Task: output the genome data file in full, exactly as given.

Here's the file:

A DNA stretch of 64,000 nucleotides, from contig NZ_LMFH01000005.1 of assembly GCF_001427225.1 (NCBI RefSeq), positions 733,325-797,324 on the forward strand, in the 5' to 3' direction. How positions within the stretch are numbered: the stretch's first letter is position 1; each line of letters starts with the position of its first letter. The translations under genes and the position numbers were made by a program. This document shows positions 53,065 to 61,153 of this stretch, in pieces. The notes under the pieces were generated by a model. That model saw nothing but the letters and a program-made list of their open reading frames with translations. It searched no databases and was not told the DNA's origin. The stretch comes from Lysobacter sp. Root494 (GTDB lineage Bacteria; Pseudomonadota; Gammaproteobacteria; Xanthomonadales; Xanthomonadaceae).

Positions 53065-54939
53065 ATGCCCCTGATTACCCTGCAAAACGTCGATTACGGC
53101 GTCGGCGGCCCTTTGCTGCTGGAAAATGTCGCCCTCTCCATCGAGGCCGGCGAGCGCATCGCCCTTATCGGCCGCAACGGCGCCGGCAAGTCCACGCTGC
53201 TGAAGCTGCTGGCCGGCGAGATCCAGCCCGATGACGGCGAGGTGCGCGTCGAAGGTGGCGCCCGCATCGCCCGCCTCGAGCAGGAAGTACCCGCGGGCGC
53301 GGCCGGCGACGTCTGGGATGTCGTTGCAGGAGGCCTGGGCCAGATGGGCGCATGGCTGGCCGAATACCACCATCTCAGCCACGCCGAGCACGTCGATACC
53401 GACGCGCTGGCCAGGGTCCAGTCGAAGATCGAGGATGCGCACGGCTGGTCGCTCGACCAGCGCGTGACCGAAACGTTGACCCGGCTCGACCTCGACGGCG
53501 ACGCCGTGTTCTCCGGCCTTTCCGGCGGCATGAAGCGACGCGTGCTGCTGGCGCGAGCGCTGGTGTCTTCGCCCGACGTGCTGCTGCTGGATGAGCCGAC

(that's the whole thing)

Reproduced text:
A DNA stretch of 64,000 nucleotides, from contig NZ_LMFH01000005.1 of assembly GCF_001427225.1 (NCBI RefSeq), positions 733,325-797,324 on the forward strand, in the 5' to 3' direction. How positions within the stretch are numbered: the stretch's first letter is position 1; each line of letters starts with the position of its first letter. The translations under genes and the position numbers were made by a program. This document shows positions 53,065 to 61,153 of this stretch, in pieces. The notes under the pieces were generated by a model. That model saw nothing but the letters and a program-made list of their open reading frames with translations. It searched no databases and was not told the DNA's origin. The stretch comes from Lysobacter sp. Root494 (GTDB lineage Bacteria; Pseudomonadota; Gammaproteobacteria; Xanthomonadales; Xanthomonadaceae).

Positions 53065-54939
53065 ATGCCCCTGATTACCCTGCAAAACGTCGATTACGGC
53101 GTCGGCGGCCCTTTGCTGCTGGAAAATGTCGCCCTCTCCATCGAGGCCGGCGAGCGCATCGCCCTTATCGGCCGCAACGGCGCCGGCAAGTCCACGCTGC
53201 TGAAGCTGCTGGCCGGCGAGATCCAGCCCGATGACGGCGAGGTGCGCGTCGAAGGTGGCGCCCGCATCGCCCGCCTCGAGCAGGAAGTACCCGCGGGCGC
53301 GGCCGGCGACGTCTGGGATGTCGTTGCAGGAGGCCTGGGCCAGATGGGCGCATGGCTGGCCGAATACCACCATCTCAGCCACGCCGAGCACGTCGATACC
53401 GACGCGCTGGCCAGGGTCCAGTCGAAGATCGAGGATGCGCACGGCTGGTCGCTCGACCAGCGCGTGACCGAAACGTTGACCCGGCTCGACCTCGACGGCG
53501 ACGCCGTGTTCTCCGGCCTTTCCGGCGGCATGAAGCGACGCGTGCTGCTGGCGCGAGCGCTGGTGTCTTCGCCCGACGTGCTGCTGCTGGATGAGCCGAC